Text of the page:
Pediatric Dentistry is the area of ​​dentistry that promotes oral health in babies, children, adolescents and patients with special needs. The pediatric dentist’s mission is to provide both preventive and therapeutic care. This way we stimulate the development of children with beautiful and healthy smiles.


When does tooth development begin?

The milk or temporary teeth begin to form during the first trimester of pregnancy and the adult or permanent teeth during the second trimester. In this way, any disorder that occurs in terms of the health of a pregnant woman can cause disturbances in terms of both dentitions. Some medications are included, such as tetracyclines, which may cause color or formation changes.


When should the first visit to the pediatric dentist be made?

The first visit should be carried out when the first temporary tooth erupts, around 6 months of age. In this first consultation, an examination of the oral cavity should be carried out and guidelines provided to parents/guardians on measures for the prevention and promotion of oral health and nutritional advice.

The second visit should take place around 2 ½ – 3 years of age, when it is verified that all the baby teeth have erupted. The purpose of this consultation will be to observe the development of all orofacial structures and to verify the existence of pathologies, such as dental caries. As noted, adjustments will be made to the guidelines and implementation of preventive care, both at home and in the dental office. From this consultation, the pediatric dentist will decide the frequency of subsequent consultations, depending on the risk assessment and dental caries activity.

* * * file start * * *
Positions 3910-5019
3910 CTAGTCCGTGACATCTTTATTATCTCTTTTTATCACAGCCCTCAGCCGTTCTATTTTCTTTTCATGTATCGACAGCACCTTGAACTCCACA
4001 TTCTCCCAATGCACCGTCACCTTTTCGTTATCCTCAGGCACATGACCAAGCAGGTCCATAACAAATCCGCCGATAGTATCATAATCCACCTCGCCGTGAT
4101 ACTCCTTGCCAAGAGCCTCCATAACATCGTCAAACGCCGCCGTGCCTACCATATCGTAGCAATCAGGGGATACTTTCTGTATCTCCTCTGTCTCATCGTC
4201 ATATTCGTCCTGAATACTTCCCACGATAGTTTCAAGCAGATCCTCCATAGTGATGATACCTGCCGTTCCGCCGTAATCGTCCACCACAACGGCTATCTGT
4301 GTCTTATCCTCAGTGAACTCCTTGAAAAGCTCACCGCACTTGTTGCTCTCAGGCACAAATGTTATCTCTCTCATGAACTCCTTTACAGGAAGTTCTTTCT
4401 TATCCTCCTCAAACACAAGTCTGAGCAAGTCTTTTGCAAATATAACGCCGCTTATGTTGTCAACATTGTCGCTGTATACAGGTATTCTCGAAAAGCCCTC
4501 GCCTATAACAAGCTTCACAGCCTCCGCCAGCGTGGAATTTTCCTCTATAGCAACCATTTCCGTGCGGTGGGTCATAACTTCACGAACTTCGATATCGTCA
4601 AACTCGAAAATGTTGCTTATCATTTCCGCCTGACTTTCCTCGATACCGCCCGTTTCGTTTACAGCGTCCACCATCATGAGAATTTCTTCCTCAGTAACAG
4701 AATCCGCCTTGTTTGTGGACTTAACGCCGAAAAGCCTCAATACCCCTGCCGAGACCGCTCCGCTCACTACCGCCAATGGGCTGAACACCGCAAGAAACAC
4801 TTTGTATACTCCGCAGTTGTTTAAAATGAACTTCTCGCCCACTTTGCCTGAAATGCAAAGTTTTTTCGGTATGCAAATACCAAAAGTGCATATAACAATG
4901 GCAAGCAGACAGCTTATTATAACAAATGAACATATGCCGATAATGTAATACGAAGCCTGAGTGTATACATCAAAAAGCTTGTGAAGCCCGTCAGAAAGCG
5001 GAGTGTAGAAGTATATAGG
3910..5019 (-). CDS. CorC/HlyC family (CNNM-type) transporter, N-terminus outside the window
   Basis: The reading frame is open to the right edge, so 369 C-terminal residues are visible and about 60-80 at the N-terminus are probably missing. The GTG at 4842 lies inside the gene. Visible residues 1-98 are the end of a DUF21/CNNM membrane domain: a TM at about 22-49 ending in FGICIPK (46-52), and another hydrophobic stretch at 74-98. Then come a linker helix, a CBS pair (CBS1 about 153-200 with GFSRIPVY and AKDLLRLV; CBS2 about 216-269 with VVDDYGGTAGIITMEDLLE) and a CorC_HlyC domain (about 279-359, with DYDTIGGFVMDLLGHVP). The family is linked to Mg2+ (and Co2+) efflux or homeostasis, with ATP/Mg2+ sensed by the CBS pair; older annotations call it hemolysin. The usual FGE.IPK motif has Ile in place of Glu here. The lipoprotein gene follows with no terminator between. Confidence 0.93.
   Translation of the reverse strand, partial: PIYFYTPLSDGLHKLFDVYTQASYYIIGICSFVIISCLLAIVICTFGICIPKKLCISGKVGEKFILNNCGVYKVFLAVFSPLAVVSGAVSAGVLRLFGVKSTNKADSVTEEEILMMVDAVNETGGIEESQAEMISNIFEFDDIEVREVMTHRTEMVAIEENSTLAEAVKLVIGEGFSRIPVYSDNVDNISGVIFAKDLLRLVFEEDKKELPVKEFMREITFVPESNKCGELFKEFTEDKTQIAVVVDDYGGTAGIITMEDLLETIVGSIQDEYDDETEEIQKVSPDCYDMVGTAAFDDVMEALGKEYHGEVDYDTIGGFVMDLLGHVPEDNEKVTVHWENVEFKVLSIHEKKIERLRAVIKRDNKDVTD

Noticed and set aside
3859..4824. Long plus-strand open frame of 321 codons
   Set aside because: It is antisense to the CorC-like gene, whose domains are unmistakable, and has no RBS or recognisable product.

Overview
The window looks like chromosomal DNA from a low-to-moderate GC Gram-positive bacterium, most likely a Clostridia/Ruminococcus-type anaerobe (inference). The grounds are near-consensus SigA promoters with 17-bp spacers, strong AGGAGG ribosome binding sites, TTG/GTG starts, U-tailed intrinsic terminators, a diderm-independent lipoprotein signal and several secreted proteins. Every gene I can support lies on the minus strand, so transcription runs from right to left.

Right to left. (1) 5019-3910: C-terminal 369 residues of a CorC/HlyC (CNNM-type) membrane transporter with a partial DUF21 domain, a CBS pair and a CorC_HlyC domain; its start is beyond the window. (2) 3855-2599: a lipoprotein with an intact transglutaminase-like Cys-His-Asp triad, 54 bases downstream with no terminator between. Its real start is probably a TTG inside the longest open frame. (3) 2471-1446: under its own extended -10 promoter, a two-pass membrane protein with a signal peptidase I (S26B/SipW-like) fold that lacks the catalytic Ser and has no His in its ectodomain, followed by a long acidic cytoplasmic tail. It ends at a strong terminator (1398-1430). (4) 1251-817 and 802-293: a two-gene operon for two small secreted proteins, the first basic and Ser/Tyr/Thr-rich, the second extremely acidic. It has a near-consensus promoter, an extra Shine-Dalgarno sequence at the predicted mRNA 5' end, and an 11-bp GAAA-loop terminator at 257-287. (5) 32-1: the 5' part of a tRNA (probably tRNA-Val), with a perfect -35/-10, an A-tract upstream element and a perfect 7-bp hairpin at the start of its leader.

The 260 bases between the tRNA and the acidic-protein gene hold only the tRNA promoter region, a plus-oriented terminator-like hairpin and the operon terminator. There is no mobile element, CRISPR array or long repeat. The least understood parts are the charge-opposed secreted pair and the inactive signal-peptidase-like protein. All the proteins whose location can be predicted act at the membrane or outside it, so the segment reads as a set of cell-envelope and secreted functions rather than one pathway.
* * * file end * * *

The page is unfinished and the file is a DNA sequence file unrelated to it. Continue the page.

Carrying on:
When does the first milk tooth appear in the oral cavity?

The first milk tooth appears between 6 and 8 months of age and around 3 years of age, the eruption of the 20 teeth that complete the temporary dentition should take place. It should be noted that there are small individual variations in terms of eruptive timing, which are often attributed to genetic influences. However, if, around 12 months of age, the child does not have any erupted teeth, he should consult a pediatric dentist.


What symptoms can be associated with erupting baby teeth and how can I alleviate them?

Symptoms that arise with the eruption of the first teeth are: gingival inflammation (swelling and reddish gums), hypersalivation (increased amount of saliva), anxiety and restlessness, changing nutritional habits, lack of appetite and difficulty sleeping. The intensity of these symptoms is usually moderate. If fever, vomiting or diarrhea develops, consult your pediatrician.

In order to alleviate the symptoms, you should clean the gums with wet gauze 2 to 3 times a day, put a specific gel on the gums, prescribed by the pediatrician or pediatric dentist, and provide cooled teethers.


When do permanent teeth come in?